How can I boost my happiness at work?

Monday, September 23, 2019

Did you know that the average person spends around 90,000 hours at work over a lifetime? With a large amount of time spent in one place we really should be making sure we’re the happiest we can be in it. International Week of Happiness at Work say when you are happy, you are healthier, more positive, more social and more successful.

Devoting this much time to our job has a huge impact on our life - if we are happy at work then we are more likely to be happier outside of it. Happier employees are more productive, more involved and more innovative; and less likely to call in sick and suffer from burnout.

Happiness at work should be about meaningful work, healthy relationships, development and having a bit of fun along the way – so how can we boost it?

Coping with stress at work

Having high pressures and demands placed on employees can cause work-related stress, depression or anxiety. Poor mental health and stress can be triggered by:

  • job performance
  • productivity
  • engagement
  • communication with co-workers
  • physical capability

Work-related stress, anxiety or depression accounts for over half of all working days lost due to ill health in Great Britain. In total, 15.4 million working days were lost in 2017/18 as a result of the condition.

This equates to 57.3% of the 26.8 million work days lost to ill health, according to figures released by the Health and Safety Executive (HSE). In total, stress, anxiety and depression now make up 43.8% of all workplace illness, which is considerably higher than the 32% in 2001/02.

Workplace wellbeing

Being happy at work is more than just a new year’s resolution; it takes serious effort to change behaviour, as work can sometimes overwhelm us.

Ideas to bring more happiness into the office can be easily forgotten or put on the end of the ‘to-do’ list. So, here’s some easy ways to help create happiness in the workplace, as found on The Happiness Index:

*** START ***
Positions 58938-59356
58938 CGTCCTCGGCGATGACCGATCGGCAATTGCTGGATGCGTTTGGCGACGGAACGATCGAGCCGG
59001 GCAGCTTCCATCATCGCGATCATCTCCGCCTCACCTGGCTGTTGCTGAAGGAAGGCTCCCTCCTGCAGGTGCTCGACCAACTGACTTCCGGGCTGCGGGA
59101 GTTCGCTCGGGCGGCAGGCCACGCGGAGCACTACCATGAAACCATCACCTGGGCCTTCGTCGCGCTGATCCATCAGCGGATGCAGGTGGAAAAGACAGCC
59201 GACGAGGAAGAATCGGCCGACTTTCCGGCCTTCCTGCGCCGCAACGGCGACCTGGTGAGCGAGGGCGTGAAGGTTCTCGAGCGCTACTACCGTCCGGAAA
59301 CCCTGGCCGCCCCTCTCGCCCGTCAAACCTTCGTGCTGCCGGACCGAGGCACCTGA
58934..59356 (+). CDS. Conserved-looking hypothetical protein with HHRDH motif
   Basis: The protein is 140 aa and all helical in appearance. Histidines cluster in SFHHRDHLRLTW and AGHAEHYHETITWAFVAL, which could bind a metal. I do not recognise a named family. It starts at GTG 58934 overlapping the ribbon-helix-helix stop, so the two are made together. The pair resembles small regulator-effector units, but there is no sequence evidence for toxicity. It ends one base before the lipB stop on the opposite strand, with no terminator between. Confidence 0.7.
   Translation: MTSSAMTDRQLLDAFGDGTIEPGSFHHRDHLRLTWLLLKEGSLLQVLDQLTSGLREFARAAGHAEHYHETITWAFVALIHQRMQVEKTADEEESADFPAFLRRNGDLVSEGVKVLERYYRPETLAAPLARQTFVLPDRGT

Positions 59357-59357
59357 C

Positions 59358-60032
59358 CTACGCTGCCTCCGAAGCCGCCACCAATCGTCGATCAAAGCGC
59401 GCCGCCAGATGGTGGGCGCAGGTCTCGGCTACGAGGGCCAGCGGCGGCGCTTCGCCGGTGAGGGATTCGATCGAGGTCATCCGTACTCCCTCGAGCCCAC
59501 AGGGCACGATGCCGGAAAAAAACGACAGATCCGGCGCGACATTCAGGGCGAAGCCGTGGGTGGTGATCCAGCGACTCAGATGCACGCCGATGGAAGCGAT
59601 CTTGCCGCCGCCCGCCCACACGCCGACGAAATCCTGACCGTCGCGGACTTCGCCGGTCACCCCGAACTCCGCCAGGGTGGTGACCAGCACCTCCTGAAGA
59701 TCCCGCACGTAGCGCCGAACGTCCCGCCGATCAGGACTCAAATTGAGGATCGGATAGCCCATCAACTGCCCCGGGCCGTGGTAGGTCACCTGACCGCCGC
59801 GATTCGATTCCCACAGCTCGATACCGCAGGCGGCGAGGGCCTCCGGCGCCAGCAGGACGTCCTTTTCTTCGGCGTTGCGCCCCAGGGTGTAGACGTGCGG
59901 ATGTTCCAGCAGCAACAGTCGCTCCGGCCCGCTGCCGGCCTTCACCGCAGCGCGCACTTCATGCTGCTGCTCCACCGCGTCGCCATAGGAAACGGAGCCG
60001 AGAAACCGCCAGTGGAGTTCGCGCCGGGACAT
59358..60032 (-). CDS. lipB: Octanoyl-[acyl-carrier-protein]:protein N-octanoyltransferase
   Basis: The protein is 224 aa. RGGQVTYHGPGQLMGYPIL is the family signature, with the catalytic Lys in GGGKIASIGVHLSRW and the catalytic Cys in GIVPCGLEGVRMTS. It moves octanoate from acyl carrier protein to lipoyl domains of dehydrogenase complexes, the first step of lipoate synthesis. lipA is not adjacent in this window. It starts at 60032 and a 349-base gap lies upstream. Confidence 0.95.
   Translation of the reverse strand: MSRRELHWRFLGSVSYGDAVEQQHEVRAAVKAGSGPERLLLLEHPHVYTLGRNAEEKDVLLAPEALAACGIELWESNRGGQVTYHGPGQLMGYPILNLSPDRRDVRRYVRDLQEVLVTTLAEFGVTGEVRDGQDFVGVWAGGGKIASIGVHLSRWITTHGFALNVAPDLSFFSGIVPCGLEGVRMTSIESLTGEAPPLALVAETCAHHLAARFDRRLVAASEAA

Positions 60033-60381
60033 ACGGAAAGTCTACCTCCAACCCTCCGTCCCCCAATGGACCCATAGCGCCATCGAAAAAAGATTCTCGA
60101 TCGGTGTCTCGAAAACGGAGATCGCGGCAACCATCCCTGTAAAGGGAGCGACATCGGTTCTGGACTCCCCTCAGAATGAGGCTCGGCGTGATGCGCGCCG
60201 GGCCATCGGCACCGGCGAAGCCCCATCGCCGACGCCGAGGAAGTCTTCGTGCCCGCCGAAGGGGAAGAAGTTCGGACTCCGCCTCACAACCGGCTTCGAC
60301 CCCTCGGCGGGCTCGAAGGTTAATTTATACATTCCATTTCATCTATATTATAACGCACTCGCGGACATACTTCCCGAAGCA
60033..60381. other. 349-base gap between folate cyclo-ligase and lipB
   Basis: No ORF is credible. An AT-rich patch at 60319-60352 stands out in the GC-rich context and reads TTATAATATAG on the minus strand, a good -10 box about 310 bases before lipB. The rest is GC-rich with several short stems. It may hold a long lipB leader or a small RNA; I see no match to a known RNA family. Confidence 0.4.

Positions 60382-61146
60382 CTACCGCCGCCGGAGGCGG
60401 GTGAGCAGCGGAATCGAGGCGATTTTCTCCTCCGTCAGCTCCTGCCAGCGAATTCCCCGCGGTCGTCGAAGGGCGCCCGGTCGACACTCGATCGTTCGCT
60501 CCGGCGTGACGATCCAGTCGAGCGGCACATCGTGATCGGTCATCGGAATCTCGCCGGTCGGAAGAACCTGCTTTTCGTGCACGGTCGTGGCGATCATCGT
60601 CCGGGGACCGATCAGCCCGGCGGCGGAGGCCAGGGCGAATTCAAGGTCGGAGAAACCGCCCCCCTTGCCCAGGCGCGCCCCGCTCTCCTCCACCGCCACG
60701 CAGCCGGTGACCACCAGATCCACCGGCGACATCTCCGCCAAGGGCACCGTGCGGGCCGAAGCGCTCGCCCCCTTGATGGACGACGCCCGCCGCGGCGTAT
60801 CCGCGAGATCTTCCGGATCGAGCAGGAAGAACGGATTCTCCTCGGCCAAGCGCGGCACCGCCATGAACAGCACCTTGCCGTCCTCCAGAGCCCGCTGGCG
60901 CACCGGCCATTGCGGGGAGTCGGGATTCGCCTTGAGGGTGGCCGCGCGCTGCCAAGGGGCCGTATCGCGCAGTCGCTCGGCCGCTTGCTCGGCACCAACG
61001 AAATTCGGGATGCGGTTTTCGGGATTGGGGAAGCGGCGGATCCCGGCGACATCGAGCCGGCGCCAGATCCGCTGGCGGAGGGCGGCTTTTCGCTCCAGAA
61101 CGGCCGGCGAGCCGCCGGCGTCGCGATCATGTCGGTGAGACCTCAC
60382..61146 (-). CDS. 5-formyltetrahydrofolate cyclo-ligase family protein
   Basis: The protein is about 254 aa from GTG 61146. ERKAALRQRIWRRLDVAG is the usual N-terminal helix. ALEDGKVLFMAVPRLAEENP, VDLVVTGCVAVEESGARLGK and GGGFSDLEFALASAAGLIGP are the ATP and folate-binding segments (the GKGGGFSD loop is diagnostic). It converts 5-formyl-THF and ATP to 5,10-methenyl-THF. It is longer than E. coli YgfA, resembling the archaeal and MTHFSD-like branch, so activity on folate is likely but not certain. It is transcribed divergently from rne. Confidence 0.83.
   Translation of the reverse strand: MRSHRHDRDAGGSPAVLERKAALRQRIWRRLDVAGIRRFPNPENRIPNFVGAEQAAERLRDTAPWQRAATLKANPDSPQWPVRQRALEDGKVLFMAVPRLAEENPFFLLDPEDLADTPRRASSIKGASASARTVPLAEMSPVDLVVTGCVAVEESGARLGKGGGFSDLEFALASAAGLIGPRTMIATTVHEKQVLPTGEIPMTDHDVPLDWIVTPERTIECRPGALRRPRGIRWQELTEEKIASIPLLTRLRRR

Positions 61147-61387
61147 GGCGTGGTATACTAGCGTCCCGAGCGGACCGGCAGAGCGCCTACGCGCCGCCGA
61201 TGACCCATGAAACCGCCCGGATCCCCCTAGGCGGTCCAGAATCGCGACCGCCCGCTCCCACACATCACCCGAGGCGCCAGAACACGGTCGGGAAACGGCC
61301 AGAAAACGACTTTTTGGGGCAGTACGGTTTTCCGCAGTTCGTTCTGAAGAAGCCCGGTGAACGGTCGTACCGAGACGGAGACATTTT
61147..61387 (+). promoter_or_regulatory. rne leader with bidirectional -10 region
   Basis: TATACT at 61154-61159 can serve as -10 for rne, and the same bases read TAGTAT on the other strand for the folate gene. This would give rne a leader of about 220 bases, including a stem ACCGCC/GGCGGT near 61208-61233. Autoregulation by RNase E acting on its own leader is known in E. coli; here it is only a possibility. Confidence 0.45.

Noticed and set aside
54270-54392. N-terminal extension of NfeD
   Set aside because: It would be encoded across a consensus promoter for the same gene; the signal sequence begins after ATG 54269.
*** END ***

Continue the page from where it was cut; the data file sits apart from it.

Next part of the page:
Have a welcoming environment

Office workers spend a large portion of their day sat in front of a computer screen and retail assistants on the shop floor. So by creating areas where people can recharge and unwind you’re forming a working environment that people want to be part of.

Have quiet/comfy areas where people can relax or a ping pong table set up to have some fun and you’ll more than likely see productivity and output increase.

At Health-on-Line we introduced a wellness library, full of the latest books on cooking and fitness through to learning a new skill, to help encourage a learning culture here in the office.  We also revamped our staff rooms and provided a ping pong table for when our employees need a break from the screen.

>>Read more about the launch of our Health and Wellbeing programme

Empower people to improve company culture

If you have empowered people who are devoted advocates of the business then they will go above and beyond which will have a knock-on effect to those around them.

Empower people by putting your faith in them, give them freedom and accountability for their actions and you’ll have a positive company culture.

Here at Health-on-Line we run a Champions of Health-on-Line award every quarter focused on a particular theme, with the winner nominated by their fellow colleagues. Our recent ‘Customer Centricity’ award was given to someone who was recognised as going above and beyond to put the customer first.

These awards recognise our employees and their hard work and helps to strengthen our positive company culture.

Provide flexibility for work-life balance

The line between work and home is becoming increasingly blurred. Longer working hours and less time spent away from the office result in a poor work-life balance.

It’s important to find the right balance, so that when people come to work they’re not dreading it the night before and seeing it as a chore as soon as they arrive. Giving people the freedom to fulfil their duties and talking to them about what might work for them will in turn make them feel more valued.

Demonstrate transparency

Leading with transparency will enable the team to understand their purpose behind their duties, as well as help them stay informed on what it going on around the business; and how they fit into this.

If you keep your workers in the dark you run the risk of them feeling under-valued and dis-empowered.

Communicate regularly

If you’re failing to listen to the concerns of your workers then it can lead to frustration and loss of productivity.

  • Have open communication and help build a stable team that wants to work hard within your business.
  • Create systems so everyone can contact you when they need to.
  • Don’t leave messages unanswered, as this can lead to your team feeling unimportant.

The most important conversations should be face-to-face as your meaning and tone will be clearer in person and not misconstrued.

Encourage time off!

Having a break from work allows us to mentally and physically recover from the everyday workplace stresses. Encourage everyone to use all of their annual leave, as this will help increase the individual’s focus, productivity and ambition when they return.

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